The influence of a minister: Turanism in the Hungarian government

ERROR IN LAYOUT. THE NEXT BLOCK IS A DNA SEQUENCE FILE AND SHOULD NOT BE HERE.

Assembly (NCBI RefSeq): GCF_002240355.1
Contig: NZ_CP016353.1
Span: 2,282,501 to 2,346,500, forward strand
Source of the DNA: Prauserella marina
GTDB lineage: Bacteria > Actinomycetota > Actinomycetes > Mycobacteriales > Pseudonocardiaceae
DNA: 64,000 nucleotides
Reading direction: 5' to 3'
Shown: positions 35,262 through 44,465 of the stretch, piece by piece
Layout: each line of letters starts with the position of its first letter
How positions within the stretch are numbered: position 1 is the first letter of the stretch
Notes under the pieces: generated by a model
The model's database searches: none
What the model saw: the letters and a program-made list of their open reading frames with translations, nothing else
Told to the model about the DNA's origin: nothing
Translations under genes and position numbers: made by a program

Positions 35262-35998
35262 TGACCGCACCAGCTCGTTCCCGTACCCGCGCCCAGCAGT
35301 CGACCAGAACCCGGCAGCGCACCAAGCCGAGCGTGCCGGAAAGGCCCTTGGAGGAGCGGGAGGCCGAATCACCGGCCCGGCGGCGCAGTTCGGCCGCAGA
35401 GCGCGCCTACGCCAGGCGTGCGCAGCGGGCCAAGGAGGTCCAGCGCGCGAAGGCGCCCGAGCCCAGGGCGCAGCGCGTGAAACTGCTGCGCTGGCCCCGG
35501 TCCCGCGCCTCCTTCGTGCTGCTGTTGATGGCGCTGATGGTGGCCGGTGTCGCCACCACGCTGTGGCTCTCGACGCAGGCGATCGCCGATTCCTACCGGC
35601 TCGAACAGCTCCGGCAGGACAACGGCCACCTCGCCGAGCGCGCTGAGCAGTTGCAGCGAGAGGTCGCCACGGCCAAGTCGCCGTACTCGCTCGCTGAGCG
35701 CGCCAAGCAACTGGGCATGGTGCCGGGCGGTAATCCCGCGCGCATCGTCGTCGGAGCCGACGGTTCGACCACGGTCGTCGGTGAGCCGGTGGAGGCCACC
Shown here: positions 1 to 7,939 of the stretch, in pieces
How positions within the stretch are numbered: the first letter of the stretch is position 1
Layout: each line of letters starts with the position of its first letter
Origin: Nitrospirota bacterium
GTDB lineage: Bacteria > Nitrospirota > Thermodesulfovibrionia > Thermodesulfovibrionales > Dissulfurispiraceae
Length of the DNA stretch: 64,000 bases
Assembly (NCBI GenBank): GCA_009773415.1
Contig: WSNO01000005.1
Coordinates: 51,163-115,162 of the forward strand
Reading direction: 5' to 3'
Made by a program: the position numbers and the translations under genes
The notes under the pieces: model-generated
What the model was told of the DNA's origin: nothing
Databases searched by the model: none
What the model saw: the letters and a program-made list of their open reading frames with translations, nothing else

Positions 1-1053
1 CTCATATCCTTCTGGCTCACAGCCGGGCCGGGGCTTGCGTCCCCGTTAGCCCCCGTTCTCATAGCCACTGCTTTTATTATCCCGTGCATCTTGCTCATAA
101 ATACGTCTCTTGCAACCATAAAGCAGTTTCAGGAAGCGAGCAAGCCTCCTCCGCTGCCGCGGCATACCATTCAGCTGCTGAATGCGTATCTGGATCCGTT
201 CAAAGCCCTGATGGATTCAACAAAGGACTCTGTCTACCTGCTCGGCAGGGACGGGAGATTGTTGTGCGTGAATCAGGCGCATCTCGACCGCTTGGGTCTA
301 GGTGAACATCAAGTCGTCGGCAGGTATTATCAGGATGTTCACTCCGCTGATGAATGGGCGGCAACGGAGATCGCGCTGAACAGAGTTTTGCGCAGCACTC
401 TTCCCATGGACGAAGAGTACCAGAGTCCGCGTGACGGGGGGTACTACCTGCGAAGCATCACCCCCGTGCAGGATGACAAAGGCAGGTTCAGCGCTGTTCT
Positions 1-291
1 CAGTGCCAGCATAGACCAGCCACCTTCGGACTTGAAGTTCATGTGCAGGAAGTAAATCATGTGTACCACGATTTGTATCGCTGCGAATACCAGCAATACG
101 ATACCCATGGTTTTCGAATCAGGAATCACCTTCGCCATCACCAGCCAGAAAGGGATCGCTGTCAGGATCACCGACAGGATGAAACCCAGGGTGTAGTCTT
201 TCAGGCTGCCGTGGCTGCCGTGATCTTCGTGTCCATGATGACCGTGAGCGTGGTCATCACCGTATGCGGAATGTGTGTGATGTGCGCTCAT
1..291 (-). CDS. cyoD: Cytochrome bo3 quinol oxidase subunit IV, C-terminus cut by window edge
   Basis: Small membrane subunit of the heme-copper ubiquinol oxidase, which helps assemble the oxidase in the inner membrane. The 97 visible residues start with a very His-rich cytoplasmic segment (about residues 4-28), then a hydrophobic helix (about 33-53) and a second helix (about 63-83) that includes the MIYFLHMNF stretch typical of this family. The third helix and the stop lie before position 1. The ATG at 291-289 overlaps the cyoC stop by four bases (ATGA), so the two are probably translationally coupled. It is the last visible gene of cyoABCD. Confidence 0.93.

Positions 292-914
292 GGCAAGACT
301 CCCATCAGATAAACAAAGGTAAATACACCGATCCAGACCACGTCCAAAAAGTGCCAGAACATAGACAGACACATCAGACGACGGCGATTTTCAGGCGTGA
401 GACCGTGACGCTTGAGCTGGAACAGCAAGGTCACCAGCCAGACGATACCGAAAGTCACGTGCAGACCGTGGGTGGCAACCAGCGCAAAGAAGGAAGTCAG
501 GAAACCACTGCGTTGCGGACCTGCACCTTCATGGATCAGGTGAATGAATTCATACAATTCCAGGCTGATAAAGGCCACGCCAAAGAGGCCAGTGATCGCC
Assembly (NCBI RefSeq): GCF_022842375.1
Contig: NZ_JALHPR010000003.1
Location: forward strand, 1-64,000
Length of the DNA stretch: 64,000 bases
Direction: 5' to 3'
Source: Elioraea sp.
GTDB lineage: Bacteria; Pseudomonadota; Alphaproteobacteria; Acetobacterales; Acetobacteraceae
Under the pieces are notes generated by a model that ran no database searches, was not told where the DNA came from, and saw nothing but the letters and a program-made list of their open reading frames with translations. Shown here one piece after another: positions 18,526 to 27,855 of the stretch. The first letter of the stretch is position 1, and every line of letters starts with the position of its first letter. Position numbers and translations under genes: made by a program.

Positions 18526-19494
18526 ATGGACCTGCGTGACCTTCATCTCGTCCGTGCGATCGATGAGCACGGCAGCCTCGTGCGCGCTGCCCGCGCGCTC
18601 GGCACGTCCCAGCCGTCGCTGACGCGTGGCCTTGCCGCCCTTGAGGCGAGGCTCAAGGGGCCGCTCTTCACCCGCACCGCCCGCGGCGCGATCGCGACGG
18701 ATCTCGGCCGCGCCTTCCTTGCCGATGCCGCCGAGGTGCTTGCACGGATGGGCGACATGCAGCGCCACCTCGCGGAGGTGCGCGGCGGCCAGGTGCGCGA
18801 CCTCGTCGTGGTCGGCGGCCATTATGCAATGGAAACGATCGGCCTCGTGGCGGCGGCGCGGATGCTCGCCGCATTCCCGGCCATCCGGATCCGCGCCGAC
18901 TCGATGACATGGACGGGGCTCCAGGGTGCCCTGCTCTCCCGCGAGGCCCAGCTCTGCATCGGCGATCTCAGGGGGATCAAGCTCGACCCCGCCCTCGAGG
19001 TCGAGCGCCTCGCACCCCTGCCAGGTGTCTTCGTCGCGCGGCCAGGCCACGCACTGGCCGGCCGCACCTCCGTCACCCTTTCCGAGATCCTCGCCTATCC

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The ideology of Hungarian Turanism, which insists on a connection between the Hungarian nation and the nations of the formerly accepted Ural-Altaic language family, has in recent years experienced a revival, to the extent that the Hungarian government itself has shifted its views on the ideology. This leads one to wonder why and how the government's policy has changed. In order to answer this question, one must consider a variety of factors including memory politics, ethnosymbolism, the relevance of Turanism in Hungarian history, and the role played by the Hungarian Minister of Human Resources, Miklós Kásler. Kásler insists that Hungarian being Uralic is more of a linguistic statement than a genetic one, which leads to the question of how national identity changes based on the label given to an ethnicity on the basis of genetics or linguistics. In this thesis I analyze interviews with Kásler in connection to the aforementioned factors to answer the question of how and why Hungarian government policy in relation to Turanism has changed. One of the major findings from this thesis was the level of influence Kásler possesses and how this decisively gave him the political clout to promote a revival of Turanism through his own institute. This indicates conclude that the current political climate in Hungary allowed for an environment that gave him such influence.
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